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Black Country looking after more lone asylum-seeking children - data

More lone asylum-seeking children were being cared for by councils in the Black Country this year, new figures show.


Unaccompanied asylum-seeking children often present themselves at points of entry into the country in their own right and are separated from their parents or any other responsible adult.

Figures from the Department for Education show there were 32 unaccompanied asylum-seeking children in Wolverhampton being cared for by the council as of March 31 – an increase from 24 the year before.

The figure had risen to 30 in Sandwell, up from 14; there were 26 in Walsall, an increase from 13, and 16 in Dudley, in line with the year before.

It follows the overall trend in England, where the number of lone child asylum seekers rose by almost a third.

This year there were 7,290 looked-after children who were unaccompanied child asylum seekers, compared to 5,670 the year before.

The department said it also marked a 42 per cent increase on pre-pandemic 2019 figures.

Action for Children said the figures are depressing, adding they show an "overstretched and underfunded" care system that is letting down vulnerable children.

Paul Carberry, chief executive at Action for Children, said: "We need to see a clear shift from the current system. That means urgent cash from central government and a fire lit under its social care reform plans.

"It must ensure proper funding for early help services to reduce the numbers of children going into care, better support for those leaving care to return home so they don’t end up back in the care system, and improved standards of care.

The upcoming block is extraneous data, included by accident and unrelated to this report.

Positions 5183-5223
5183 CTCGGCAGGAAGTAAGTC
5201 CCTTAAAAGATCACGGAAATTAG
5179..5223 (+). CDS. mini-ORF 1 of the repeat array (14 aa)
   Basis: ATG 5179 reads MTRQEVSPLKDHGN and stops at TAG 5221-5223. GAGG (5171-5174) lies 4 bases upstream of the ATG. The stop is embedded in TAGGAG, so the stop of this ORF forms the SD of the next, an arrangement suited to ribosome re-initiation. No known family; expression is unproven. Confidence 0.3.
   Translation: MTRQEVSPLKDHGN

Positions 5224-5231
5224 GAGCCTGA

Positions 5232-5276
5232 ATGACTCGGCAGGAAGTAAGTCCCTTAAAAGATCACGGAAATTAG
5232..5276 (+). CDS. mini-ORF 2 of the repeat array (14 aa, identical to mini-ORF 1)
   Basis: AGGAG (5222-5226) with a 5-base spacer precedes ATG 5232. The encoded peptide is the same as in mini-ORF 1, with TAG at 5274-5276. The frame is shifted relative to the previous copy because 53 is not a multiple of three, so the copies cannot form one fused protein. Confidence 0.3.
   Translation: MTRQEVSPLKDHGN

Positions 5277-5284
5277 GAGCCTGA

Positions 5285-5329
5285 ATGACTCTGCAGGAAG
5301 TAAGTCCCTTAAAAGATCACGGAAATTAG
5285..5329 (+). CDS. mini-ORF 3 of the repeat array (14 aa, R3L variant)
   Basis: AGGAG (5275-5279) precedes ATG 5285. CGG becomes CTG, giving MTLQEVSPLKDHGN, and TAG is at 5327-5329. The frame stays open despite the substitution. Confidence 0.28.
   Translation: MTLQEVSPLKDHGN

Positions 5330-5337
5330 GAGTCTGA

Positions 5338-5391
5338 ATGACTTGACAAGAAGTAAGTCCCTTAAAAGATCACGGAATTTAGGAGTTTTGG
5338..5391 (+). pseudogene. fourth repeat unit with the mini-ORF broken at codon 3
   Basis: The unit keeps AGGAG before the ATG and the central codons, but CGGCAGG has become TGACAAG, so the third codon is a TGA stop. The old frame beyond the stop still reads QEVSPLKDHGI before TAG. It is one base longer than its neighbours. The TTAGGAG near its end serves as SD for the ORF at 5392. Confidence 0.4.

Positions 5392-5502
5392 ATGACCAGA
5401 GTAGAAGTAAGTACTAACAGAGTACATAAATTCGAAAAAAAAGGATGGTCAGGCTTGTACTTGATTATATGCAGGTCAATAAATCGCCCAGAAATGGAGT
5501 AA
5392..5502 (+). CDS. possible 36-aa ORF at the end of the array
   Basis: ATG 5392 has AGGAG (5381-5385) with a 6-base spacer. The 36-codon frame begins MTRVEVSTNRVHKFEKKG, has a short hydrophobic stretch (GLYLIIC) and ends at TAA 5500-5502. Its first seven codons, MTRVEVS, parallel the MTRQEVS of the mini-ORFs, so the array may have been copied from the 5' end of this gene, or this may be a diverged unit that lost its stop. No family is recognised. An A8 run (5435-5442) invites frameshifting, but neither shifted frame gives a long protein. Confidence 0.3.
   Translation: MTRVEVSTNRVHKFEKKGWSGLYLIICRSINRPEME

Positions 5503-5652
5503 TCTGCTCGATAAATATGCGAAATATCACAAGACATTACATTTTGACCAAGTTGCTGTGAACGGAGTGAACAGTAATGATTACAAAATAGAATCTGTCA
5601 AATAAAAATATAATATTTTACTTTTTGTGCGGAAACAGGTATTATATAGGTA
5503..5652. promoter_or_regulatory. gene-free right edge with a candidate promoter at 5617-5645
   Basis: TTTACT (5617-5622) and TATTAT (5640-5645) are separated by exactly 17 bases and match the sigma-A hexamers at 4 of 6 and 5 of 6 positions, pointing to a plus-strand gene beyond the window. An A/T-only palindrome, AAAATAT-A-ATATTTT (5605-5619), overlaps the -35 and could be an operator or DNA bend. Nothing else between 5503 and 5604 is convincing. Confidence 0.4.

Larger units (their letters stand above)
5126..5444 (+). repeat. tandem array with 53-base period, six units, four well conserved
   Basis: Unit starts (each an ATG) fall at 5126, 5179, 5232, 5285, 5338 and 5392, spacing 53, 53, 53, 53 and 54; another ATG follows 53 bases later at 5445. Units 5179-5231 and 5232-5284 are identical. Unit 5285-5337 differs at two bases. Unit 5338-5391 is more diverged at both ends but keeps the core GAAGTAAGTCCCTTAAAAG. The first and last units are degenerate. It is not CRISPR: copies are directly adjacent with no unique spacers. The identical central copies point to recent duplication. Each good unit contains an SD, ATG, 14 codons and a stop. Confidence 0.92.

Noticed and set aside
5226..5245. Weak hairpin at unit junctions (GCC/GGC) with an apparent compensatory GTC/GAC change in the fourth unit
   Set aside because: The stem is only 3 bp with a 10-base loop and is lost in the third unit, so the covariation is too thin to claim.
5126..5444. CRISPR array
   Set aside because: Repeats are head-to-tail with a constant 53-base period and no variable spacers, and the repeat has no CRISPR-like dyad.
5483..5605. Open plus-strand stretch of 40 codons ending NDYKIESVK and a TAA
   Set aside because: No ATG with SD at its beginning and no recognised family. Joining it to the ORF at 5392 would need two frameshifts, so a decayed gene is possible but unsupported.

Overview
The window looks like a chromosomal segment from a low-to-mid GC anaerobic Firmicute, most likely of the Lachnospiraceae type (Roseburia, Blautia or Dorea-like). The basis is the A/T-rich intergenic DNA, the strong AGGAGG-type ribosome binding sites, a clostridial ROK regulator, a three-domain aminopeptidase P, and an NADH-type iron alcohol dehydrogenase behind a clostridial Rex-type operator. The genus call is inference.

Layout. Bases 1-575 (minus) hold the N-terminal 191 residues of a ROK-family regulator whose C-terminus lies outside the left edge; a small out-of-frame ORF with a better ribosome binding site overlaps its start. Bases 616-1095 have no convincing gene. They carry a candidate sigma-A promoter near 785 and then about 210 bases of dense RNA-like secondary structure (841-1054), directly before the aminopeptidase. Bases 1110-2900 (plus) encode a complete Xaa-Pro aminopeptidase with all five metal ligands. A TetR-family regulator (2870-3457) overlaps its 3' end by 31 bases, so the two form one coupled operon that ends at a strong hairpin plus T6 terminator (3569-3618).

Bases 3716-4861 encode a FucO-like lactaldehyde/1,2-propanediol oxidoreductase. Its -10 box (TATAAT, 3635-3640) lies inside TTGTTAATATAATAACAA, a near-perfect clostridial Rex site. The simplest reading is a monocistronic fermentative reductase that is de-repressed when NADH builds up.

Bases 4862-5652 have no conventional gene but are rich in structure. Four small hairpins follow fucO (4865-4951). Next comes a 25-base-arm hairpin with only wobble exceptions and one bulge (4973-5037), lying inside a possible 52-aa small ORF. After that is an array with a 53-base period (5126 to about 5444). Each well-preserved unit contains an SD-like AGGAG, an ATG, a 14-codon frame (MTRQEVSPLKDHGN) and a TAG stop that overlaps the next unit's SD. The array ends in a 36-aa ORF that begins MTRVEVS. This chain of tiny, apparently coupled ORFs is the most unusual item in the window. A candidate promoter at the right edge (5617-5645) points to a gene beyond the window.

"This approach will not only benefit those children and their future life chances, but also the taxpayer, who is currently footing the bill for an expensive and broken care system."

Councillor Simon Hackett, Sandwell Council’s cabinet member for children, young people and education, said: "We are determined to give those who are seeking sanctuary in Sandwell the support they need to make their home in our borough.

"This includes unaccompanied asylum-seeking children where we offer the best care we can. However, this has become increasingly difficult with the council facing huge financial pressures on services with almost two thirds of our budget spent on looking after vulnerable children and adults.

"With more demands being placed on children’s services than ever before, it is vitally important the Government allocates councils adequate funding to help us to continue to care for vulnerable children."

A Walsall Council spokesman said Walsall children's services were committed to providing the right support to children and families to ensure they have the best start in life.

"This includes ensuring the provision of support to separated migrant children in line with our statutory duties," they added.

Councillor Ruth Buttery, Dudley Council's cabinet member for children’s services, said: “Dudley is proud to be a child-friendly borough and we are committed to looking after all our children in care.

“We have a small number of unaccompanied children in care and this care is funded by national government. Children can come to us through spontaneous arrivals or as part of the national transfer scheme, which is nationally mandated.”

A Department for Education spokesperson said local authorities have a responsibility to provide appropriate support for all children in their care and the department was supporting them by improving the recruitment of foster carers and increasing the number of places available locally in both secure and open children’s homes.

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